Laura Hakala
Laura Hakala has been with Lumina Datamatics since 2005, where she is now Director of Business Development & Strategy. Her previous role as Publishing Services Director within operations gave her a robust knowledge of and hands-on experience with the tools, services, and workflows Lumina offers. Laura’s professional passions include relationship building and complex problem solving—especially through collaboration, leadership, and writing.


    April 28, 2021

    Learning and development is a continuous and necessary cycle in most companies for many reasons: new employees join your team, your technologies or processes evolve and expand, and in some cases, it’s downright dangerous not to have proper training in place! Ideally, you want your team to possess thorough knowledge of industry standards as well as your company’s unique values and expectations, and training programs are a good way to convey both sets of knowledge. And ultimately, you want to do more than train and develop your employees’ skills—you really want learning to occur.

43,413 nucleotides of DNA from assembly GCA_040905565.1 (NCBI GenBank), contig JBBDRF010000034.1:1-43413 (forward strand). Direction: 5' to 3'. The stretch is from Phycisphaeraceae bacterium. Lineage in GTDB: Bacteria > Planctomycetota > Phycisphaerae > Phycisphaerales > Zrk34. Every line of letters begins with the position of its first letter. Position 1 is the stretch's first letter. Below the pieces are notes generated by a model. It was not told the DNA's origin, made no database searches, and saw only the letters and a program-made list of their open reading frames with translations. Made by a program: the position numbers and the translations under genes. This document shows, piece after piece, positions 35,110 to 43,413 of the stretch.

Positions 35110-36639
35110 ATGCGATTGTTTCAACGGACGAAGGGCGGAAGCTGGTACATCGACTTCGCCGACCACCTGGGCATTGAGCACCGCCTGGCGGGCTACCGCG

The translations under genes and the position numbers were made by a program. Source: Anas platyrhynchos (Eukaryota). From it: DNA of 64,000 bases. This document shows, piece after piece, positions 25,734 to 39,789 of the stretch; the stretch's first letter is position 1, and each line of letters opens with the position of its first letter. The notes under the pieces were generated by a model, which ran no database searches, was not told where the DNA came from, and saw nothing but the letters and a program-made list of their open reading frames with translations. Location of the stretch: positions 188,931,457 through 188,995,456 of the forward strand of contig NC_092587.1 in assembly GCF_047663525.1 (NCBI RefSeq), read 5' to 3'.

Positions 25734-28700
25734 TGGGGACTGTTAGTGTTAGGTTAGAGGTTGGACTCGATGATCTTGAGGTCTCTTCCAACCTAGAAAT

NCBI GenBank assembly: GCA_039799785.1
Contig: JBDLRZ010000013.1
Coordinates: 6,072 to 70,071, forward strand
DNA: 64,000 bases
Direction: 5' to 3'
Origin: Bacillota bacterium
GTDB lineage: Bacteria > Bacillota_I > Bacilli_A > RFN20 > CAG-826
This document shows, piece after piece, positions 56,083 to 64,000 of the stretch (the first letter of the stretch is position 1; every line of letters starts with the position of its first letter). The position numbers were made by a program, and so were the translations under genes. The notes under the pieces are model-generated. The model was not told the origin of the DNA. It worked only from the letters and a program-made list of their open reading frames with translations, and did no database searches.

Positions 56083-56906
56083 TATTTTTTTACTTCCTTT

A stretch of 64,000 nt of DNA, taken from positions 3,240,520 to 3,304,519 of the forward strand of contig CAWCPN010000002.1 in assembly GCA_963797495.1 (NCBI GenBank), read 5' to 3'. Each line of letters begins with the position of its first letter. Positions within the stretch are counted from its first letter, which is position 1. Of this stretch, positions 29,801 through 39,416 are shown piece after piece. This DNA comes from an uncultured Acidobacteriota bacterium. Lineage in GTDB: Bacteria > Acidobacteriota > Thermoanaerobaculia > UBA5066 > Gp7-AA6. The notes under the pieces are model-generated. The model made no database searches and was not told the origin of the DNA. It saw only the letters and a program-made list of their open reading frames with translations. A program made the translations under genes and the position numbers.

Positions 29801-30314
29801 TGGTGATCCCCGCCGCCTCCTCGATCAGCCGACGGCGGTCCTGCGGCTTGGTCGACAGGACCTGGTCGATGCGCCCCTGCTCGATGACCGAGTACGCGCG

It’s therefore critical to build a training program that is efficient, consistent, and distributed with equity across your organization. So, where do you start? 

    Years ago, I provided a training that ended up being an intense “crash course” for a new project manager who had joined our team. The employee (I’ll call them Person A) lived several states away and would be visiting our office for one week before returning home to work independently. Person A came to us with a lot of industry knowledge and experience, so I knew I didn’t have to start from zero! But still, there was a lot to cover and very little time to do it.